Elasticity and Flexibility of the skin
The term collagen is familiar to many, as it is mentioned time and again in connection with skin care products. In cosmetics, collagen is mainly associated with the topic of skin ageing / anti-aging. Collagen is the most important structural protein of the skin, it fulfils a variety of functions to maintain elasticity and flexibility. The collagen in the skin forms a kind of scaffolding over which the skin stretches; a strong collagen scaffolding keeps the skin smooth, firm and wrinkle-free. With age, however, this scaffolding becomes increasingly unstable; the connective tissue becomes slack and wrinkles appear. Unfortunately, it is not enough to simply apply collagen to the skin; for a long-term effect, the body’s own collagen formation must be stimulated (e.g. by OPC)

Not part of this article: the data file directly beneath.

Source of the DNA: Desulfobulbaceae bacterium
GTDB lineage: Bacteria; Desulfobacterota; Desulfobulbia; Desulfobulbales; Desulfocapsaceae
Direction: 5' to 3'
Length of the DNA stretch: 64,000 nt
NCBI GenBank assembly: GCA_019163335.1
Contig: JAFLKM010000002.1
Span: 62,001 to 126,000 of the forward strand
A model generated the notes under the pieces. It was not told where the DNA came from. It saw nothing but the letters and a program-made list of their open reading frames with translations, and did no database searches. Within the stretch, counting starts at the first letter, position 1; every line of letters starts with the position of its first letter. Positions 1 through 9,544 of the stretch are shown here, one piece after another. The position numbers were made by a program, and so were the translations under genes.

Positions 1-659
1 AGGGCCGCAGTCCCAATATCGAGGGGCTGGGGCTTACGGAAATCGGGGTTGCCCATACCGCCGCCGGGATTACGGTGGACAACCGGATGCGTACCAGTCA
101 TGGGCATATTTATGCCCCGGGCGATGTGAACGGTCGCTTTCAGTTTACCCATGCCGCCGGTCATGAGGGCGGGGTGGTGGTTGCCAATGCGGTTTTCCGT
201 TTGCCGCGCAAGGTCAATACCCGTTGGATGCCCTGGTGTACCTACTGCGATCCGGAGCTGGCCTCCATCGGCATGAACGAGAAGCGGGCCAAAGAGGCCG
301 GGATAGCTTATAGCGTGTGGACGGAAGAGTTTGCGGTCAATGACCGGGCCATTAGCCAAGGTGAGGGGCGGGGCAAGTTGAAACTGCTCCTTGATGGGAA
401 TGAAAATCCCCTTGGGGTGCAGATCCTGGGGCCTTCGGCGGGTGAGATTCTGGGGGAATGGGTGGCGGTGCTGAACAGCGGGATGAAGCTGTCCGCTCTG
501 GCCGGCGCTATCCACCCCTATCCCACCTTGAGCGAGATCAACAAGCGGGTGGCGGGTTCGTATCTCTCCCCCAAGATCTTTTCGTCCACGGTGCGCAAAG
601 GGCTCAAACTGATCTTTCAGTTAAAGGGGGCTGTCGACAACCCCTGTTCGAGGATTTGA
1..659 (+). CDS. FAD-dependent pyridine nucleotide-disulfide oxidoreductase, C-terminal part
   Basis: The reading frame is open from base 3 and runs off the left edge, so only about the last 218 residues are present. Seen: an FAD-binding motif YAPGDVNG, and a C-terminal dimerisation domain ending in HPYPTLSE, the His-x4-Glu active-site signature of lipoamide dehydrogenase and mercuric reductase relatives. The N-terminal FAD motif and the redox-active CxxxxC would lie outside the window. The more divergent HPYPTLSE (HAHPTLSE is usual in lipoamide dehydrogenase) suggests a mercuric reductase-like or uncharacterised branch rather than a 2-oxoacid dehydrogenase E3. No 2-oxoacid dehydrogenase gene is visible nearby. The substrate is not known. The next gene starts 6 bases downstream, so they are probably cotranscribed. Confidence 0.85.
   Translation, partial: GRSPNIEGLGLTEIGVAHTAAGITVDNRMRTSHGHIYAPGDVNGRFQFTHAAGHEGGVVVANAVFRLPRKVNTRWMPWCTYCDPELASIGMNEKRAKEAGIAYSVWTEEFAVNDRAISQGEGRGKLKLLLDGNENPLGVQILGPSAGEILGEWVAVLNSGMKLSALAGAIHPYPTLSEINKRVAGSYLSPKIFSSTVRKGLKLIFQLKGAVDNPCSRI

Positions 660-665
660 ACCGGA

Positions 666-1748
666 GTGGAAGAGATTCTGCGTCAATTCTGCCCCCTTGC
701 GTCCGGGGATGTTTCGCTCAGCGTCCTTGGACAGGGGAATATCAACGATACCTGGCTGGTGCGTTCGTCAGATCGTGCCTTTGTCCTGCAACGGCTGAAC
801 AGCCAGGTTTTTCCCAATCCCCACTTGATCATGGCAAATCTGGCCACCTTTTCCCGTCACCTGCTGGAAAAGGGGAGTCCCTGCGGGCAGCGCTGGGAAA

Different types of collagen
However, the protein collagen is not only found in the skin, it is an essential organic component of all connective tissue, including cartilage, tendons, ligaments, teeth and bones. Collagen fibres have an extremely high tensile strength, they are hardly stretchable. There are different types of collagen; in common usage, collagen type I is usually referred to as collagen. In terms of quantity, this is the most important collagen in the human body (and probably also the best known due to its use as gelatine). However, there are many other types of collagen that differ significantly from collagen type I in terms of structure and perform other functions.